Direct proof of negligence, however, is not required. The plaintiff may instead invoke res ipsa to "rely on the inference of negligence to be deduced from all the circumstances." Hickory Transfer Co. v. Nezbed, 202 Md. 253, 262 (1953). Res ipsa loquitur, which means "the thing speaks for itself," Benedick, 88 Md. at 55, "allows a plaintiff the opportunity to establish a prima facie case `when he could not otherwise satisfy the traditional requirements for proof of negligence.'" Dover Elevator Co. v. Swann, 334 Md. 231, 236 (1994) (citation omitted).
We justify the "relaxation of the normal rules of proof" when "the instrumentality causing injury is in the exclusive control of the defendant, and it is assumed he is in the best position to explain how the accident happened." Peterson v. Underwood, 258 Md. 9, 19 (1970) (citation omitted). The defendant's exclusive control is a necessary condition to res ipsa because the doctrine works to compel the defendant to produce evidence relating to the cause of the plaintiff's injury. In other words, res ipsa permits the fact finder to infer that the defendant would have produced any exculpatory evidence in its sole possession, and that the defendant's failure to do so is, in and of itself, circumstantial evidence of the defendant's negligence. See Blankenship v. Wagner, 261 Md. 37, 41, 46 (1971). "`The rule is not applied by the courts except where the facts and the demands of justice make its application essential, depending upon the facts and circumstances in each particular case.'" Dover, 334 Md. at 246 (quoting Blankenship, 261 Md. at 41).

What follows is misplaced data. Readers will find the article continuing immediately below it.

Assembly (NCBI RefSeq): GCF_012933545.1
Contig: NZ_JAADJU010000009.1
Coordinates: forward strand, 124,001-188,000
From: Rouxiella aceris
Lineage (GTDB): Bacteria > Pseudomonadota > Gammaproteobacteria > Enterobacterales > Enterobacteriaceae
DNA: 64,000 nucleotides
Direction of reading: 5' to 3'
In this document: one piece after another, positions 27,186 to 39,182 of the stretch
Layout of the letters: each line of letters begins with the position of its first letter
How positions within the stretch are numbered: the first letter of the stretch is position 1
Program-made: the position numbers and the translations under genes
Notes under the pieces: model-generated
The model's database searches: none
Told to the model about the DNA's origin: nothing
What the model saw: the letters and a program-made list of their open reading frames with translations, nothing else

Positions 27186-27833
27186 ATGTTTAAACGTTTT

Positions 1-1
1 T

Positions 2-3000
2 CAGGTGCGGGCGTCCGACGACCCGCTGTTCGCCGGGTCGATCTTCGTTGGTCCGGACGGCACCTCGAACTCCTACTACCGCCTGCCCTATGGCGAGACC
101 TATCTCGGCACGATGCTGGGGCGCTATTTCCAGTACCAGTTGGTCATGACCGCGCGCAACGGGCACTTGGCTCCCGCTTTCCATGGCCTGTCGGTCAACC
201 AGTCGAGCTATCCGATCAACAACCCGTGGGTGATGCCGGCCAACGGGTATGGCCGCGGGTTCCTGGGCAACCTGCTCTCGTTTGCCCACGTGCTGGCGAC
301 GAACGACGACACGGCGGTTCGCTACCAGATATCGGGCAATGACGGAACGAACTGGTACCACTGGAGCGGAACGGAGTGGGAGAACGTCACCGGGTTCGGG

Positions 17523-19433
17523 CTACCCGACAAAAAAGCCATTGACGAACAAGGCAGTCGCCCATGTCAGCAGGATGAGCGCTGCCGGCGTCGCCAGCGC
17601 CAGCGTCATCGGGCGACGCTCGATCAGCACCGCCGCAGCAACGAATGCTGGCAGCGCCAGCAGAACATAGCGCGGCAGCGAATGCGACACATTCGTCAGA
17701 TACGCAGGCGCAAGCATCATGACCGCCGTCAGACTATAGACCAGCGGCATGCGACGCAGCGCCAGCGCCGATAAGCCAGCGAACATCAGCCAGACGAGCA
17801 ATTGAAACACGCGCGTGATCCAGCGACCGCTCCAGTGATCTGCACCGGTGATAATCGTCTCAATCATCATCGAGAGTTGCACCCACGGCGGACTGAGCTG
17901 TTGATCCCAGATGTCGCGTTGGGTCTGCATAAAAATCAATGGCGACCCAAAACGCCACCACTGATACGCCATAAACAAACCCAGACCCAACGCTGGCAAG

Although the elements of res ipsa have varied and evolved "since 1863 when a barrel of flour rolled out of a warehouse window in England and injured a person passing on the public street," Hicks, 25 Md. App. at 509, 513-18, the Court of Appeals' most recent statement came in District of Columbia v. Singleton, 425 Md. 398 (2012). There, the Court set out that, "[t]o invoke successfully the doctrine, the plaintiff must establish that the accident was `(1) of a kind that does not ordinarily occur absent negligence, (2) that was caused by an instrumentality exclusively in the defendant's control, and (3) that was not caused by an act or omission of the plaintiff.'" Id. at 408 (quoting Holzhauer v. Saks & Co., 346 Md. 328, 335-36 (1997)).
If and when a plaintiff satisfies these three elements, res ipsa permits, but does not compel, the jury "to infer a defendant's negligence without the aid of any direct evidence. Even when the doctrine applies, however, the burden of proving the defendant's negligence remains upon the plaintiff." Dover, 334 Md. at 236 (citations omitted). Res ipsa does not shift the burden of proof or create a rebuttable presumption. In order to be entitled to a "permissible inference" of the defendant's negligence, the plaintiff must prove each element of the doctrine by a preponderance of the evidence. See Hicks, 527-33. The defendant, on the other hand, bears no burden to disprove the elements of plaintiff's claim, but it does shoulder what the Court of Appeals has described as the "risk of non-persuasion." Hickory Transfer Co., 202 Md. at 262.
D. Applying Res Ipsa
There have been seemingly innumerable circumstances in which Maryland courts have decided whether or not res ipsa applies to a plaintiff's injuries—usually in cases involving business invitees. But we have found none directly on point with the facts here. So we begin our analysis with a series of cases that annunciate the principles and concepts that we then go on to apply to St. Jean's claim.